The Brooklyn-by-way-of-Miami prankster (sometimes known as DJ Egg Foo Young) reveals the secrets of his favorite machines.
Boss Dr. Rhythm DR-660 drum machine
I think there is a picture of this on Squarepusher’s first album. This is my first drum machine; it’s velocity-sensitive, and you can sequence in step or real time. When I first heard drum & bass, I was like, “How did they do that?” I eventually found out it was done with an Atari computer, but I tried to use this. Even though I rarely use this, I wouldn’t throw it away because sing drum machines with effects is the greatest thing known to man.
Korg Kaossilator phrase synthesizer
Thirty years after the MS-20, you have all of those sounds in this tiny thing. I’m working on a new live show and the drummer wanted to get quads–those drums they use in marching bands–but this makes all those sounds, and sound effects (good for DJing). I’m predicting that people are going to circuit-bend these, like make a knob on the side that distorts and pitch-bends the sounds. It’s a one-trick pony, but it’s fun, and battery-powered!
E-Mu SP1200 sampler
This is the Pete Rock specialty, the machine that defined the “Golden Era of hip-hop.” You’re limited to 10 seconds of sample memory, which lead to producers finding many creative ways to use this. One of the most popular is sampling a 33rpm record on 45 then pitching it up or down. All those squealing samples on the first Cypress Hill record are made from samples of B.B. King’s guitar-playing sped up. The machine itself adds grit and a bit of harmonic distortion, which means the drums end up sounding fatter.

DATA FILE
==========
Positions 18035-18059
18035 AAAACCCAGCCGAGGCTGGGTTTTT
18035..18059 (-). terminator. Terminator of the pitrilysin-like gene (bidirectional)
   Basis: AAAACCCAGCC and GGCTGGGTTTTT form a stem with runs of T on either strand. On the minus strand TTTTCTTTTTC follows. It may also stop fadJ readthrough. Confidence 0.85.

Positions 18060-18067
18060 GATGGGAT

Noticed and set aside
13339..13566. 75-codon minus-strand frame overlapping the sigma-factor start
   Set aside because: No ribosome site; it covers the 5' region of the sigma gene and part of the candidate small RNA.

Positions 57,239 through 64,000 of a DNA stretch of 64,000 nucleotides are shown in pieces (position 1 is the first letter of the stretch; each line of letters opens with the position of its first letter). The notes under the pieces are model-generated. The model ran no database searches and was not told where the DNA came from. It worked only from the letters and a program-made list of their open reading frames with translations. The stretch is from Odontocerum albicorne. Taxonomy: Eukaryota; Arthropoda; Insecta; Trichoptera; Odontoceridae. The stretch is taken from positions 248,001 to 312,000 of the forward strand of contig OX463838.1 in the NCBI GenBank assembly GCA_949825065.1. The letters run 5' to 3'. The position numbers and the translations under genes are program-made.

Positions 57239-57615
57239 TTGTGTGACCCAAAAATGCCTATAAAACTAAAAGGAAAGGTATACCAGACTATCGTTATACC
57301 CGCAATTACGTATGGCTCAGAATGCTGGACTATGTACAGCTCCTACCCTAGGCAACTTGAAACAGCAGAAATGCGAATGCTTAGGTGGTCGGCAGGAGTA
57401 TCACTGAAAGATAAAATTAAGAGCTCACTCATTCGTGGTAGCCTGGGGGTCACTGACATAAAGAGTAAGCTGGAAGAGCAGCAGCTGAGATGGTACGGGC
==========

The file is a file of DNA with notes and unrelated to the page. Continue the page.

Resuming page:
Korg MS-20 synthesizer
A staple made in my favorite year, 1978. Aphex Twin has two or four of these, and you can definitely hear them on Drukqs; a classic move of his is to hold down a note while turning the scale knob. You could plug a guitar in here and distort it. Sometimes I run drums through it, but mainly I use it for solid, non-cheesy low bass noises.
Roland SDX-330 Dimensional Expander
An outboard effects processor that does what it says.
Eventide H3000SE Ultra-Harmonizer
If the SP-1200, MS-20, and Logic are the core elements of the soup, this is a very heavy spice. It does a couple of things really powerfully–namely reverb, pitch shift, and echo. It’s good for sampling your voice on the fly and fucking with it. I can sound like a ghost monster or, remember the movie Real Genius? “Kent, stop playing with yourself.” It’s got a very ’80s sound in many ways.
MAM 11-Band vocoder
You may remember this from the hook of the Beastie Boys’ “Intergalactic.” I used it a lot on the track “Swiss Glide.” I take the bass notes from the MS-20 and run them through here to get a wobble. The sound is nice and rubbery, not tinny.
Akai MFC42 analog filter
These cut-off knobs can be used to add movement to anything. Having knobs is always good–you can do it with a mouse, but it’s just not the same. You can use this to get that filtered disco sound à la Daft Punk.
Moog Moogerfooger pedal
Moog pedals are more expensive but you’re paying for Moog quality oscillators–it has to do with the warmth of the sine waves. Pedals are fun because you start to play around more, like, “I wonder what my trombone would sound like through this?”
Logic Audio software
I like the Waves plug-ins for reverb and EQs. These are old ones from the 1990s that are cracked; buying the new ones is expensive, but for good reason. The Battery plug-in is huge for me as well. I skipped getting an MPC and just use that.